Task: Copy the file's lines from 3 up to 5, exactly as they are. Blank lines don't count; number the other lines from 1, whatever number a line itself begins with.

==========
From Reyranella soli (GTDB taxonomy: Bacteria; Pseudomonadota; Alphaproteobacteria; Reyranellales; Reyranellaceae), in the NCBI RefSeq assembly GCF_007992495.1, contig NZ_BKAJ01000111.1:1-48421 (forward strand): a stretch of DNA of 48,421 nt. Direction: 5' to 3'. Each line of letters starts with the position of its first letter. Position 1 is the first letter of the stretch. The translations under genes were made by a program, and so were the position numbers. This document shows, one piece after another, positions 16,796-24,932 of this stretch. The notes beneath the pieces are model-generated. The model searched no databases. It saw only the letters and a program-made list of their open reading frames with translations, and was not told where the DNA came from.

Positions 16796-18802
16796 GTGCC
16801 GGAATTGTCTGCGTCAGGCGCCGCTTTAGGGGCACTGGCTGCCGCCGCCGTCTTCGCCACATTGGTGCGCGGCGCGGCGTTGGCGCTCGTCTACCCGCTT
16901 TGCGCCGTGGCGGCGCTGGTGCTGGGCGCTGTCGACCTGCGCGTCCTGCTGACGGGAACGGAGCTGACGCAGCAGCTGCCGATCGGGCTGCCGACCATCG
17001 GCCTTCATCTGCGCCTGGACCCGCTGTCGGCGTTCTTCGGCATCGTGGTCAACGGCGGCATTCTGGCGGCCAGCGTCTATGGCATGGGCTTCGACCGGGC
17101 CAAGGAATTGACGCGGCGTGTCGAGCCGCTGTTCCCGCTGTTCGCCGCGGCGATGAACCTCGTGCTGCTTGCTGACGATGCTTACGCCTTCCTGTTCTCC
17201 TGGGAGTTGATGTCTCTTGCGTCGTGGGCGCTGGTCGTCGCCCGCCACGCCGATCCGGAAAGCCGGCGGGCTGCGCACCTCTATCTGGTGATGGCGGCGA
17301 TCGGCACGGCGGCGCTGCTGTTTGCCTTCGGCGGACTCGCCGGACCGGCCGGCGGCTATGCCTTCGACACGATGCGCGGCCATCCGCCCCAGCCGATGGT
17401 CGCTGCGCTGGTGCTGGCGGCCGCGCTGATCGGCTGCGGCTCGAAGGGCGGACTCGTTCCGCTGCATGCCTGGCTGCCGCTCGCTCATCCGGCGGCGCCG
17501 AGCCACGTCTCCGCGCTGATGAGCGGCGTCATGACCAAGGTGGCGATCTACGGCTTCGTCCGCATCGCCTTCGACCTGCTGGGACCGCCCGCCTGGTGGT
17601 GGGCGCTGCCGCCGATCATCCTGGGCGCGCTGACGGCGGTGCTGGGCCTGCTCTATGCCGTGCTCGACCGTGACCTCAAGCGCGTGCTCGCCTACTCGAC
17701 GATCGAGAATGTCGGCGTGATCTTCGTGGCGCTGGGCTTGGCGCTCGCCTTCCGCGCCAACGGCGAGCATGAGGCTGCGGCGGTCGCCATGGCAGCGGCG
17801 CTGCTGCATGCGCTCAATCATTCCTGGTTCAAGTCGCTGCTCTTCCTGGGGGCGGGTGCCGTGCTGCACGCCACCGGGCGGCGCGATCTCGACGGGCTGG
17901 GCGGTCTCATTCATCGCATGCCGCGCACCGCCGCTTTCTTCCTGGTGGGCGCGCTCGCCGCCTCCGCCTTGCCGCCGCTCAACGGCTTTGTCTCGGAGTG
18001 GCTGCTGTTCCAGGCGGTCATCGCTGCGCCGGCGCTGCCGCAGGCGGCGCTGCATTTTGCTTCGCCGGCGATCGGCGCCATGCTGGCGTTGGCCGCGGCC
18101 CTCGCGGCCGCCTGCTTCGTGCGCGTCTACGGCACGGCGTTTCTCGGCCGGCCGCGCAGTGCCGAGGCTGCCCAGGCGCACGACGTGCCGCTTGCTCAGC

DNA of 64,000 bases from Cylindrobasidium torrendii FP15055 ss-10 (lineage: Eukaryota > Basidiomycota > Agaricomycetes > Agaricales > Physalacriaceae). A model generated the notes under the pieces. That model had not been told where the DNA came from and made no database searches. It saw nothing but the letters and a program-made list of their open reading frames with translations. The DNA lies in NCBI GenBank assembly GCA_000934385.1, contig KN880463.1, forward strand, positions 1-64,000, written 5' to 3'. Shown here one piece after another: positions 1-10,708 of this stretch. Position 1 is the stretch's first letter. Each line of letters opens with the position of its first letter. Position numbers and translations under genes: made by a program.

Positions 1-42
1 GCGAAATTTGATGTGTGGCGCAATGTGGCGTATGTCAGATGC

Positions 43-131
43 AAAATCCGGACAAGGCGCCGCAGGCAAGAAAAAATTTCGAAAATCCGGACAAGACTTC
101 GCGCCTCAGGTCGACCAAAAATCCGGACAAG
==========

16796 GTGCC
16801 GGAATTGTCTGCGTCAGGCGCCGCTTTAGGGGCACTGGCTGCCGCCGCCGTCTTCGCCACATTGGTGCGCGGCGCGGCGTTGGCGCTCGTCTACCCGCTT
16901 TGCGCCGTGGCGGCGCTGGTGCTGGGCGCTGTCGACCTGCGCGTCCTGCTGACGGGAACGGAGCTGACGCAGCAGCTGCCGATCGGGCTGCCGACCATCG